Display Settings:

Format

Send to:

Choose Destination
We are sorry, but NCBI web applications do not support your browser and may not function properly. More information
J Vestib Res. 1994 May-Jun;4(3):181-7.

The effect of alcohol on the vestibulo-ocular reflex and apparent concomitant motion.

Author information

  • 1Department of Psychology, University of California, Davis 95616.

Abstract

Measures of the vestibulo-ocular reflex (VOR) and apparent concomitant motion (ACM), the apparent motion of stationary visual stimuli during head motion, were obtained during sessions in which subjects consumed either alcoholic or placebo beverages. Both VOR and ACM remained constant throughout the placebo sessions. During sessions in which alcohol was consumed, the gain of the VOR was reduced and there was an increased tendency to see ACM in the direction opposite head motion. The effects of alcohol on ACM were greatest 50 min following cessation of drinking, near the maximum of the blood alcohol concentration (BAC). ACM measures then returned towards baseline, whereas the BAC measures remained elevated. VOR gain alterations paralleled the BAC measures. Therefore, reduction of VOR gain with alcohol produces an increase of ACM, but the ACM changes are relatively transient when compared with the altered VOR gain.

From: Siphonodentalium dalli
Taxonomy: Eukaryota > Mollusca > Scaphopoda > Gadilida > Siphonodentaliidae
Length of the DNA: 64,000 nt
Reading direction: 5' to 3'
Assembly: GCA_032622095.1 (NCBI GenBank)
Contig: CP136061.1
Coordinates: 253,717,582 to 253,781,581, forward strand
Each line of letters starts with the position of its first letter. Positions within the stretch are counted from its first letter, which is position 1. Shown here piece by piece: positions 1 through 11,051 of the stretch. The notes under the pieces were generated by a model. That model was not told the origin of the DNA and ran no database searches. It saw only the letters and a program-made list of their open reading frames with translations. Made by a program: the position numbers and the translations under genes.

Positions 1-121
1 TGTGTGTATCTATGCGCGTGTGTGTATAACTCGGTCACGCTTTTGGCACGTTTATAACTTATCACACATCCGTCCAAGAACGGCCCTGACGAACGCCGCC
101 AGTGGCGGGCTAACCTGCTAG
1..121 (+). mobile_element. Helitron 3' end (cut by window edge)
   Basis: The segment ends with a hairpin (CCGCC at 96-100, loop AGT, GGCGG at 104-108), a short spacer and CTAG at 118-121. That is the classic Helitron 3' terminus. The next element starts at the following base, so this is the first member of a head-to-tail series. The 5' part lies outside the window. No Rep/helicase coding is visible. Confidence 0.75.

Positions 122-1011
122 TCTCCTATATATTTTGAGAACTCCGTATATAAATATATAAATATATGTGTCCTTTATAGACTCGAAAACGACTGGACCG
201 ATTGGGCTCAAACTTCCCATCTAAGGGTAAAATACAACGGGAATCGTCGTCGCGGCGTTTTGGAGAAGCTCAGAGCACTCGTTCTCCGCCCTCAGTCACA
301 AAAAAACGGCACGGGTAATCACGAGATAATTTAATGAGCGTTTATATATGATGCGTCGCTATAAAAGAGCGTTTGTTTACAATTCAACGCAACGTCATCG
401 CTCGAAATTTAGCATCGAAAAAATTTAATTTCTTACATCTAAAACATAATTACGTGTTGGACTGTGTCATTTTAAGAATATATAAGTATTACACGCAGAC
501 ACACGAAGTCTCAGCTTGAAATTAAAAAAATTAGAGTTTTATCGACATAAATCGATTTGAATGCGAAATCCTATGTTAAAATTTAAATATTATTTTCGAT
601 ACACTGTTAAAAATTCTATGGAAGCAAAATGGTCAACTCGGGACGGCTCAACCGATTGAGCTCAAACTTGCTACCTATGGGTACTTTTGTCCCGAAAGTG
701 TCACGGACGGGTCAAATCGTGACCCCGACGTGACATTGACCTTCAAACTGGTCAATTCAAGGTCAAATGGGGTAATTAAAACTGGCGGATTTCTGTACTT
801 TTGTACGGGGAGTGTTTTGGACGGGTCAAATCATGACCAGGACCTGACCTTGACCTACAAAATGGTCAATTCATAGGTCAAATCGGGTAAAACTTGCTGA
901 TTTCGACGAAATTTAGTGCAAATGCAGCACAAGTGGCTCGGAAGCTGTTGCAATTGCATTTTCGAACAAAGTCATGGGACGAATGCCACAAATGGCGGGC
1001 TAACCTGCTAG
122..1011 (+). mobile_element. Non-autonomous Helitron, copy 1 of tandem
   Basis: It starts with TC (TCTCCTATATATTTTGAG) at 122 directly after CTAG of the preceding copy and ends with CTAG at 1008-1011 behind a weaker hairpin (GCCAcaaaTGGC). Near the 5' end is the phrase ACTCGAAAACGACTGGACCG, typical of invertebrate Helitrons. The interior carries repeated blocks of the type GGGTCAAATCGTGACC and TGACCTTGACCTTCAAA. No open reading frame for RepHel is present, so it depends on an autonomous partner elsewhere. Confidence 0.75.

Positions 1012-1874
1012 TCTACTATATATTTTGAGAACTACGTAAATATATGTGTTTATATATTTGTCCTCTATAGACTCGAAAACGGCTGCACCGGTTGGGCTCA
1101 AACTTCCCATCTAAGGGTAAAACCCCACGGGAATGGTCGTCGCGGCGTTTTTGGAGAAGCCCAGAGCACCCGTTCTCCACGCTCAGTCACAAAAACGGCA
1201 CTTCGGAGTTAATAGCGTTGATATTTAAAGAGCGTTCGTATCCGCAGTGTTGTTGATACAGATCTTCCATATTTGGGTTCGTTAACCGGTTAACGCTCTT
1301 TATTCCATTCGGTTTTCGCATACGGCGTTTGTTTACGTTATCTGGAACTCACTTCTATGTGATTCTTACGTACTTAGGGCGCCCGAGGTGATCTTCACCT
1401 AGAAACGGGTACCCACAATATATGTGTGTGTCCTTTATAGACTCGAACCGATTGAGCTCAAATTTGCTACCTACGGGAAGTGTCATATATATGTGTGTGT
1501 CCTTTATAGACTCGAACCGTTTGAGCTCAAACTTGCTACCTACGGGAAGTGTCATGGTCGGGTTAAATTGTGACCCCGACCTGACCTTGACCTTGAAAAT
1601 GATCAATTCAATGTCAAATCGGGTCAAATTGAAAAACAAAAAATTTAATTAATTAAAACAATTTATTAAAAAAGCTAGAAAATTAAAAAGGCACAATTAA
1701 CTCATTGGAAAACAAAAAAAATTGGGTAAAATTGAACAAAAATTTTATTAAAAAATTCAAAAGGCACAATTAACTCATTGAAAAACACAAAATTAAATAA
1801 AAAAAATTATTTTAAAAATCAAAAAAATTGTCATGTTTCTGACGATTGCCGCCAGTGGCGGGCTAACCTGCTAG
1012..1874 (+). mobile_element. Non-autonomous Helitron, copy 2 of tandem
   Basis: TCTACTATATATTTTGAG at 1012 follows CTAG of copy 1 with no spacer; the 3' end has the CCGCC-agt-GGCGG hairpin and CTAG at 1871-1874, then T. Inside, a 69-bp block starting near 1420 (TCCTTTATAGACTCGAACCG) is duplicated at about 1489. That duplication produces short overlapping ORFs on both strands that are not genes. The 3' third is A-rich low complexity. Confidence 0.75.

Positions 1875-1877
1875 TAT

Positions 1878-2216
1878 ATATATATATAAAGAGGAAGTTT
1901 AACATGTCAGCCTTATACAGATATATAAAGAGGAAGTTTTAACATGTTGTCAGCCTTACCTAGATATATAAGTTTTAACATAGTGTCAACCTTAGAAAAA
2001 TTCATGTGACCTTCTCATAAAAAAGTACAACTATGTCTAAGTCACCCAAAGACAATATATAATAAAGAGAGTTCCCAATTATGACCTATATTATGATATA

PMID:
7921336
[PubMed - indexed for MEDLINE]

LinkOut - more resources

Other Literature Sources

Molecular Biology Databases

PubMed Commons home

PubMed Commons

0 comments
How to join PubMed Commons

    Supplemental Content

    Loading ...
    Write to the Help Desk